Q: Is “thunk” a new word or did I miss out on this one in my 50-plus years? I hear it used now in reference to thinking. Example: “Who would have thunk?” It’s driving me insane.
A: Yes, the verb form “thunk” is a word, but it’s not a new one. The real question is whether it’s a legitimate word or not.
The American Heritage Dictionary of the English Language (4th ed.) describes it as a “nonstandard” past tense and past participle of the verb “think.”
Merriam-Webster’s Collegiate Dictionary (11th ed.) calls it “dialect” for the past tense (“He thunk it looked funny”) and past participle (“I’ve thunk the same thing”).
However, I feel the Oxford English Dictionary gets to the heart of the matter by defining “thunk” as jocular dialect.
The OED‘s first published reference for the usage (spelled “thuongk’) is from an 1876 glossary of words in the mid-Yorkshire dialect in Britain.
But here’s a more interesting citation from James Joyce’s Finnegans Wake (1939): “I then tuk my takenplace lying down, I thunk I told you.”
Joyce apparently liked the usage. He liked it enough to use “thunk” not only as a verb but also as a noun meaning a thinking session. Here’s a citation from Ulysses (1922): “Have a good old thunk.”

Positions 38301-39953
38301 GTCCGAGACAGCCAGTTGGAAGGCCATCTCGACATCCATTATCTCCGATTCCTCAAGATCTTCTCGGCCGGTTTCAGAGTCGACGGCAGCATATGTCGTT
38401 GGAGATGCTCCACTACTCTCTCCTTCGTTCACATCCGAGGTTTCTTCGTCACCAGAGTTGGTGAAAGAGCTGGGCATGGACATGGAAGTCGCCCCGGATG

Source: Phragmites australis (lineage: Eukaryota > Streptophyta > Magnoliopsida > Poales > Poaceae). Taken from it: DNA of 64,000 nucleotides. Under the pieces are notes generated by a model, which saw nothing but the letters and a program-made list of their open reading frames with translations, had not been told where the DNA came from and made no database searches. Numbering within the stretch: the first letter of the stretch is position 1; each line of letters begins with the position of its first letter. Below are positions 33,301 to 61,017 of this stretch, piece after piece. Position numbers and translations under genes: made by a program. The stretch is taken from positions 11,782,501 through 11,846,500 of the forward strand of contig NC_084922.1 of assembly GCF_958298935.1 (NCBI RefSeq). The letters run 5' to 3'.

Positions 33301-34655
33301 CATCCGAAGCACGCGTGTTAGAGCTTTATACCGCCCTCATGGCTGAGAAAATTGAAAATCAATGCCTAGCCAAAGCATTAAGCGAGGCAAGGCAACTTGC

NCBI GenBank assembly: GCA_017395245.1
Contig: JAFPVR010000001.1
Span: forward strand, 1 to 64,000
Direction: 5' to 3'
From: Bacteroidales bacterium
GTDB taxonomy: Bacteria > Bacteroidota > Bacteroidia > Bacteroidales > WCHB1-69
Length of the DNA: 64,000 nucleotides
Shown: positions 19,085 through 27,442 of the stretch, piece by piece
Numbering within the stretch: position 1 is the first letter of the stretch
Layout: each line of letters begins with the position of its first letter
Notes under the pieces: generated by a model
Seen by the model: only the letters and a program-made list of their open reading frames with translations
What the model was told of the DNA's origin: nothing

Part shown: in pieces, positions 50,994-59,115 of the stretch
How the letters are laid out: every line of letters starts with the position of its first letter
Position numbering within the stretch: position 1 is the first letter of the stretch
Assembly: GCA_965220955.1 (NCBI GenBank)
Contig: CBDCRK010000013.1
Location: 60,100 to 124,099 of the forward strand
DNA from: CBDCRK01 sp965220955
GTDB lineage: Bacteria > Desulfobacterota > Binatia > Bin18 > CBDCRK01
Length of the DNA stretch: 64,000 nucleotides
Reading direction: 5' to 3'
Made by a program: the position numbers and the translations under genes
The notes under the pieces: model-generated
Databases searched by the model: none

Cassell’s Dictionary of Slang says “thunk” is of US origin, but Eric Partridge’s A Dictionary of Slang and Unconventional English says it’s Canadian. I lean toward Yorkshire, the source of the first citation in the OED.
Interestingly, this “nonstandard” usage is older than the “standard” use of “thunk” as a noun for a dull, hollow sound, or as a verb for making that sound. The audible “thunk” dates from the mid-20th century.
So is it OK to use “thunk” as a past tense or past participle of “think”? If you think it’s the legitimate past tense or past participle, no. But if you’re trying to be funny, yes.
Even so, “Who would have thunk?” and similar expressions are getting a bit tired these days. It might be time to have a good old thunk in search of a fresher way to be funny.